Once Upon a Time

Some would argue that ‘Once Upon a Time..’ is the most important part of the story. The choices you make in the beginning of the scene informs the audience and guides you as the actor through the rest of the performance. Some people use ‘the moment before’, but ‘Once Upon a Time’ works nicely as a reminder that first and foremost we are storytellers, and the story always comes first. 

If you allow that choice to be based in something physical such as: 

  • reacting directly to the environment 
  • a particular posture that makes you remember to stay connected to your body 
  • perhaps there is a secret that the character is trying to hide 

These are all ways to get us to connect to our body and get out of our heads. Even something as simple as touching a piece of jewellery you are wearing and allowing that to be meaningful in the scene can be an easy way to get connected in the midst of audition nerves.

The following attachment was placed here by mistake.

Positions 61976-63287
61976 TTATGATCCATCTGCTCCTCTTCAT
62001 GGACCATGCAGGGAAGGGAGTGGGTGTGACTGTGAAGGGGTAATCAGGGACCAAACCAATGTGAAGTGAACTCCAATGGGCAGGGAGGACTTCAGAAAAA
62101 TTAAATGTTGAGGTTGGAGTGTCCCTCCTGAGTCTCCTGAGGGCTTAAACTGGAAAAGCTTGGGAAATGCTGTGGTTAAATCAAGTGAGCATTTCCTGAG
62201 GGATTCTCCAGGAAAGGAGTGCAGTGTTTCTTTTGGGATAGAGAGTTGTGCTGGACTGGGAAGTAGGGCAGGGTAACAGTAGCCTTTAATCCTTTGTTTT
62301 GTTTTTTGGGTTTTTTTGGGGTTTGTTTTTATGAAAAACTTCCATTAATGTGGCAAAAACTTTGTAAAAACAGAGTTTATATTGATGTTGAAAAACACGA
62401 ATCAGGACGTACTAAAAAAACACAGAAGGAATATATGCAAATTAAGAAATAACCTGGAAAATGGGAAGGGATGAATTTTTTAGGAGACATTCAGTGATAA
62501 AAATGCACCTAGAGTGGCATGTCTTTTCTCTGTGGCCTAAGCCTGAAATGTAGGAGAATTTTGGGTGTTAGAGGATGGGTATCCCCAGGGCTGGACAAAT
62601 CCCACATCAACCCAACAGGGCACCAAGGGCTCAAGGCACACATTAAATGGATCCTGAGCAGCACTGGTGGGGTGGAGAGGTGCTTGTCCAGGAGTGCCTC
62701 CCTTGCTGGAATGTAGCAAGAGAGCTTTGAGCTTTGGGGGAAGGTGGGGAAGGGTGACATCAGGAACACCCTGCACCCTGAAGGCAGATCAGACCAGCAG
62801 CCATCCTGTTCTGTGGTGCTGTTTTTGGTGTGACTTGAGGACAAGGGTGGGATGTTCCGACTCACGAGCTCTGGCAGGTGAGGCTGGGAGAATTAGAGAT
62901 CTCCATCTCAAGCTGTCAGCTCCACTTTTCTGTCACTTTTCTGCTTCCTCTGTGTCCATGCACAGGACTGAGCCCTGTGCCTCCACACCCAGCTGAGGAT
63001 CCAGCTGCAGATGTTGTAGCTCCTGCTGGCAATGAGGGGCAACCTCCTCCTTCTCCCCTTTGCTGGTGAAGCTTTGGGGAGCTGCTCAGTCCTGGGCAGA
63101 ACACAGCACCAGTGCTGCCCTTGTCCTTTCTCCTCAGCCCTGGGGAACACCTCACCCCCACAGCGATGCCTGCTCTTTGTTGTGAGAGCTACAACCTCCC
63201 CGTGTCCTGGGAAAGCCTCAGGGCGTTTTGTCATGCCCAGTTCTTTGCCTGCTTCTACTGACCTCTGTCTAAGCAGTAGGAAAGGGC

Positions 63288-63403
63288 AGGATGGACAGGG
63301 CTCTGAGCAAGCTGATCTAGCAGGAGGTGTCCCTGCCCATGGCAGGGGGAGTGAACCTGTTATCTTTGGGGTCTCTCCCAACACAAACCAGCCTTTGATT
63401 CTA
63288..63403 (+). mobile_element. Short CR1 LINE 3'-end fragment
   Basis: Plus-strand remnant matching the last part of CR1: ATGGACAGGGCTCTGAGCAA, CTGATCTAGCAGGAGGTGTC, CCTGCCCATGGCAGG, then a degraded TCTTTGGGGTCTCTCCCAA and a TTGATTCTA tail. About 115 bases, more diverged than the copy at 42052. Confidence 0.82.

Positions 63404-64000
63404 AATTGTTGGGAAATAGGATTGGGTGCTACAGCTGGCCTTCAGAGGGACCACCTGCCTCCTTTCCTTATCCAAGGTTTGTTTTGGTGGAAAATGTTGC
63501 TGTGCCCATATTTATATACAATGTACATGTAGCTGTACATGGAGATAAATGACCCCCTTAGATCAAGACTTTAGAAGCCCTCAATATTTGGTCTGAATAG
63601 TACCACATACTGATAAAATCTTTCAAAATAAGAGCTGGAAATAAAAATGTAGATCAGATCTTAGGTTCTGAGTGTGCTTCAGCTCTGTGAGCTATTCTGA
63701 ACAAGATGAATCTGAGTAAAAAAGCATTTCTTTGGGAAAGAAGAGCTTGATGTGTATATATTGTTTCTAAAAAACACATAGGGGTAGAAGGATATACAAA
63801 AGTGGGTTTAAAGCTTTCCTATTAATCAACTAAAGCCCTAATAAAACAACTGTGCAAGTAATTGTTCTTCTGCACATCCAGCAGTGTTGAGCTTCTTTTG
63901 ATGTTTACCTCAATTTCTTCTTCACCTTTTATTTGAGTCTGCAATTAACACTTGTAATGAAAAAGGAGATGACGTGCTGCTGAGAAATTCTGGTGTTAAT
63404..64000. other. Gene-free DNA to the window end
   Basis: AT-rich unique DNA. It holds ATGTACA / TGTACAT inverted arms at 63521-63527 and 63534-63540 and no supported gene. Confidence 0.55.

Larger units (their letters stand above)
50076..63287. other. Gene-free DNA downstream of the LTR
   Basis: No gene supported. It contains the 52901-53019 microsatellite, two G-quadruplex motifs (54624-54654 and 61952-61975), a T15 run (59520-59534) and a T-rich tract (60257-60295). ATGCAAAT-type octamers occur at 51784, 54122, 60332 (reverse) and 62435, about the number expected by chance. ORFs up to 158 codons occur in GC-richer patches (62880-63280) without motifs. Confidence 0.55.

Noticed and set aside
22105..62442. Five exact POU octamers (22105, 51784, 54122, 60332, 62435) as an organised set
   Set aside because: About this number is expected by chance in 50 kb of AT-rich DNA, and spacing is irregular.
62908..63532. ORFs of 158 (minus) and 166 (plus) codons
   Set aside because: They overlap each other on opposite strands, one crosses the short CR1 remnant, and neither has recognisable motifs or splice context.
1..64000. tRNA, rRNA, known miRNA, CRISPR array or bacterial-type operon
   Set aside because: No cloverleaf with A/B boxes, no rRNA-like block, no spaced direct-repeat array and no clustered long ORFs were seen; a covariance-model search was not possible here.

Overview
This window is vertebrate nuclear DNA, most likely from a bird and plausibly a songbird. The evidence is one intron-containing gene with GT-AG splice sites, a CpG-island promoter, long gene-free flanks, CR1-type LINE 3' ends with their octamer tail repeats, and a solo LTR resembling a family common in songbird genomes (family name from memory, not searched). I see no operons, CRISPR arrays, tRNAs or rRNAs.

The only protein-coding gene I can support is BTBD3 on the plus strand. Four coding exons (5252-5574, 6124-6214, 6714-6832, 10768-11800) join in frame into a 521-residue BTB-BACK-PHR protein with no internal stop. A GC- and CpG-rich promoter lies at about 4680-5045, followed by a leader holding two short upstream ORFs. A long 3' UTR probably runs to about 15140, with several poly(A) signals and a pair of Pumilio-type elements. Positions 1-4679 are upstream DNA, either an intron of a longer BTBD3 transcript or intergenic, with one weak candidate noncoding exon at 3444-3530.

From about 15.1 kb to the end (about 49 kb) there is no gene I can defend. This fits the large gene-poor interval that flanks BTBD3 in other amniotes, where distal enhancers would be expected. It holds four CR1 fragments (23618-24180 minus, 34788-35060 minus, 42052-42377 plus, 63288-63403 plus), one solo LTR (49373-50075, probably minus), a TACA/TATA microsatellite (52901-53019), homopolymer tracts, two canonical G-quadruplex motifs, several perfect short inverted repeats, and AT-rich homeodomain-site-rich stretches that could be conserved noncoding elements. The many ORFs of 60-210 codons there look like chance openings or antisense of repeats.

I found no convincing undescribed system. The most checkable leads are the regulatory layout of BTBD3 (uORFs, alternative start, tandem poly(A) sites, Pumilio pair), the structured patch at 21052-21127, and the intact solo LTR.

Ah yes, to prop or not to prop, that is the question. The general rule of thumb that is accepted by casting is that if it is something that you would naturally have on your person, like a handbag or keys etc, then use it. Don’t turn up to an audition for a horror movie brandishing a butcher’s knife – it will never end well. 

Non-verbal cues are the most powerful ways to get the message across and having a simple object in your hand allows you to send subtle yet strong messages in the scene and help you find physical life in your character. We never want to just be a ‘head in a box’ on screen.